• 5.
    Castoria, Raffaello
    et al.
    Univ Molise, Campobasso, Italy .
    Mannina, Luisa
    Univ Molise, Campobasso, Italy .
    Duran-Patron, Rosa
    Univ Cadiz, Spain .
    Maffei, Francesca
    Univ Bologna, Italy .
    Sobolev, Anatoly P.
    CNR, Rome, Italy .
    De Felice, Dario V.
    Univ Molise, Campobasso, Italy .
    Pinedo-Rivilla, Cristina
    Univ Cadiz, Spain .
    Ritieni, Alberto
    Univ Naples Federico 2, Portici, Italy .
    Ferracane, Rosalia
    Univ Naples Federico 2, Portici, Italy .
    Wright, Sandra A. I.
    Univ Molise, Campobasso, Italy .
    Conversion of the Mycotoxin Patulin to the Less Toxic Desoxypatulinic Acid by the Biocontrol Yeast Rhodosporidium kratochvilovae Strain LS112011In: Journal of Agricultural and Food Chemistry, ISSN 0021-8561, E-ISSN 1520-5118, Vol. 59, no 21, p. 11571-11578Article in journal (Refereed)
    Abstract [en]

    The infection of stored apples by the fungus Penicillium e., pansum Causes the contamination of fruits and fruit-derived products with the mycotoxin patulin, which is a major issue in food safety Fungal attack can be prevented by beneficial microorganisms, so-called biocontrol agents Previous time-course thin layer chromatography analyses showed that the aerobic incubation of patulin with the biocontrol yeast Rhodosporidium kratochvilovae strain LS11 leads to the disappearance of the mycotoxin spot and the parallel emergence of two new spots, one of which disappears over time In this work, we analyzed the biodegradation of patulin effected by LS11 through HPLC The more stable of the two compounds was purified and characterized by nuclear magnetic resonance as desoxypatulinic acid, whose formation was also quantitated in patulin degradation experiments After R. kratochvilovae LS11 had been incubated m the presence of (13)C-labeled patulin, label was traced to desoxypatulinic acid, thus proving that this compound derives from the metabolization of patulin by the yeast Desoxypatulinic acid was much less toxic than patulin to human lymphocytes and, in contrast to patulin, did not react in vitro with the thiol-bearing tripeptide glutathione The lower toxicity of desoxypatulinic acid is proposed to be a consequence of the hydrolysis of the lactone ring and the loss of functional, groups that react with thiol groups The formation of desoxypatulinic acid from patulin represents a novel biodegradation pathway that is also a detoxification process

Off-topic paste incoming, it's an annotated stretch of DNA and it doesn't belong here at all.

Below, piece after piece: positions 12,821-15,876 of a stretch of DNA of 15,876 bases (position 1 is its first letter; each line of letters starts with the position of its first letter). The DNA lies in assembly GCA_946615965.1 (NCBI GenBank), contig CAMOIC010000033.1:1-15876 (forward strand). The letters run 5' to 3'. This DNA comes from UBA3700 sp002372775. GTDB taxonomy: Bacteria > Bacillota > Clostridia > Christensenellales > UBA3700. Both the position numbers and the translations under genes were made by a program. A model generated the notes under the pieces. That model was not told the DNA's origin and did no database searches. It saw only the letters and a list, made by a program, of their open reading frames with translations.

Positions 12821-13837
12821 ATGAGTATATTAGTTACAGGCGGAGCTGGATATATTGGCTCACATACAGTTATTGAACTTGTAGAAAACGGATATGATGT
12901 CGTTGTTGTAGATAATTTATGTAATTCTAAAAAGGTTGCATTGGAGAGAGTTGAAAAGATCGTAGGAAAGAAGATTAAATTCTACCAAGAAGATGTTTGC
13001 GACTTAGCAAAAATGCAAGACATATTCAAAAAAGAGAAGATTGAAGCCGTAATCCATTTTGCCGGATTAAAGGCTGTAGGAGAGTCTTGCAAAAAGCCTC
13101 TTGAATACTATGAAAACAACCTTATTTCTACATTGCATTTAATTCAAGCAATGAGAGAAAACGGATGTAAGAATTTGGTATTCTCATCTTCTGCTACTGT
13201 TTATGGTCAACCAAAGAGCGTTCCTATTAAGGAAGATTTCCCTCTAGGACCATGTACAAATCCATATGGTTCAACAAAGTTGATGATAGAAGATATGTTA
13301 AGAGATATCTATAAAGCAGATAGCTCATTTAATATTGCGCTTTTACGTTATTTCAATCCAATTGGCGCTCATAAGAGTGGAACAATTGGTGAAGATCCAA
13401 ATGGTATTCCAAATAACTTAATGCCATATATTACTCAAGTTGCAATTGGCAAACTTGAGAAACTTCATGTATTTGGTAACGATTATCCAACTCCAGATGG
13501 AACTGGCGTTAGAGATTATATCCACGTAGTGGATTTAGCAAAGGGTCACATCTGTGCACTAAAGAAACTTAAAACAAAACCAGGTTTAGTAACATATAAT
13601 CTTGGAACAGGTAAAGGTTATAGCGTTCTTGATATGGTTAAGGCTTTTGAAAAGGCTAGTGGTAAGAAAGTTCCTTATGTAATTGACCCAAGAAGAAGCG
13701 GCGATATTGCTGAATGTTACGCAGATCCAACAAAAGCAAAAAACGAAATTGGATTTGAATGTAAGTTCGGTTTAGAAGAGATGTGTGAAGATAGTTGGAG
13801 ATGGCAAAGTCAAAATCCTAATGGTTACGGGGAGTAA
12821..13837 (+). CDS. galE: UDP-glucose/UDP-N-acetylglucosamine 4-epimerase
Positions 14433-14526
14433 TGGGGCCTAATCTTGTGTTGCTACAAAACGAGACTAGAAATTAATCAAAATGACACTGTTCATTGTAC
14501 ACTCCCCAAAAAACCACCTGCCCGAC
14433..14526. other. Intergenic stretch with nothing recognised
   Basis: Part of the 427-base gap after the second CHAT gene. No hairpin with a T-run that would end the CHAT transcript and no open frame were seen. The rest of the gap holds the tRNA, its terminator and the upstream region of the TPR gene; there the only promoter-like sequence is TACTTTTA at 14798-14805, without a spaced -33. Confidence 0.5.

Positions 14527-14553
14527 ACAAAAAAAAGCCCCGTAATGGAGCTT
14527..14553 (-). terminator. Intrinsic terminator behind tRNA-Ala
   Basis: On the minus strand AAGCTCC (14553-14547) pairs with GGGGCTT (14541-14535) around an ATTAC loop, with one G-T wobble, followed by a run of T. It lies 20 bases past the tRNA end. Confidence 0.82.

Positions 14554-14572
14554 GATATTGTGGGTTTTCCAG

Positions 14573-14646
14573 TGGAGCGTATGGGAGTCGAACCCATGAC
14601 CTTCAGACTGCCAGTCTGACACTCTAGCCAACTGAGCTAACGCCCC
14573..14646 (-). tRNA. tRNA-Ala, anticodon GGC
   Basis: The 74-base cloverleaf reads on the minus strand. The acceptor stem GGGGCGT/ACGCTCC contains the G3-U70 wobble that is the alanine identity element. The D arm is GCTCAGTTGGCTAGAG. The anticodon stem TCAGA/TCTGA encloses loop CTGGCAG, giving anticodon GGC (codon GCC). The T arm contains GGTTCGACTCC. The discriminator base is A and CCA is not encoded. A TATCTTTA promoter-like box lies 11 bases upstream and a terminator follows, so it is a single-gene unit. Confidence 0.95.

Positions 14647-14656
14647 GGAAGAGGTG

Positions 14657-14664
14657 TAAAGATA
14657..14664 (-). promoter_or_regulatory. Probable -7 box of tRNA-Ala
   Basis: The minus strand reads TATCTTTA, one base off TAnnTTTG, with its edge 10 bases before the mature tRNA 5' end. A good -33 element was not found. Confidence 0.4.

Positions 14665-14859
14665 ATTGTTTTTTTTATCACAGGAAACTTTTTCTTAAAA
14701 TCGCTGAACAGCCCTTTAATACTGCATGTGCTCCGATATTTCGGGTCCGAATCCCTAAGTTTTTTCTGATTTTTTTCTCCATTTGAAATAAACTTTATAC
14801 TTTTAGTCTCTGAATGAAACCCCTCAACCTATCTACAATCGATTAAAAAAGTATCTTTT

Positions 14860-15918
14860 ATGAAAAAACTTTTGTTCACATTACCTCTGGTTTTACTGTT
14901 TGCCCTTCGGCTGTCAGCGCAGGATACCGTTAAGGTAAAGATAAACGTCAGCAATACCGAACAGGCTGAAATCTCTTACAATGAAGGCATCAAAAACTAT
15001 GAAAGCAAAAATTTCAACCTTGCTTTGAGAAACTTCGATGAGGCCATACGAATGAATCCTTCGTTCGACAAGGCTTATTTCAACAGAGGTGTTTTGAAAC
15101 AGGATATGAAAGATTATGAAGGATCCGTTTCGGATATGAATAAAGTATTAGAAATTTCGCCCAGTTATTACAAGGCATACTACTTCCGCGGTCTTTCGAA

• 6.
    Castoria, Raffaello
    et al.
    Università degli studi del Molise.
    Wright, Sandra A. I.
    University of Gothenburg and Università degli studi del Molise.
    Host responses to biological control agents2010In: Post-harvest pathology / [ed] D. Prusky & M.L. Gullino, Dordrecht: Springer Netherlands, 2010, p. 171-181Chapter in book (Refereed)
  • 7.
    Falk, Anders B.
    et al.
    SLU.
    Lindström, Svante
    University of Gävle, Central University Administration.
    Mattsson, Magnus
    University of Gävle, Faculty of Engineering and Sustainable Development, Department of Building, Energy and Environmental Engineering, Energy system.
    Wright, Sandra A. I.
    University of Gävle, Faculty of Health and Occupational Studies, Department of Occupational and Public Health Sciences, Biology.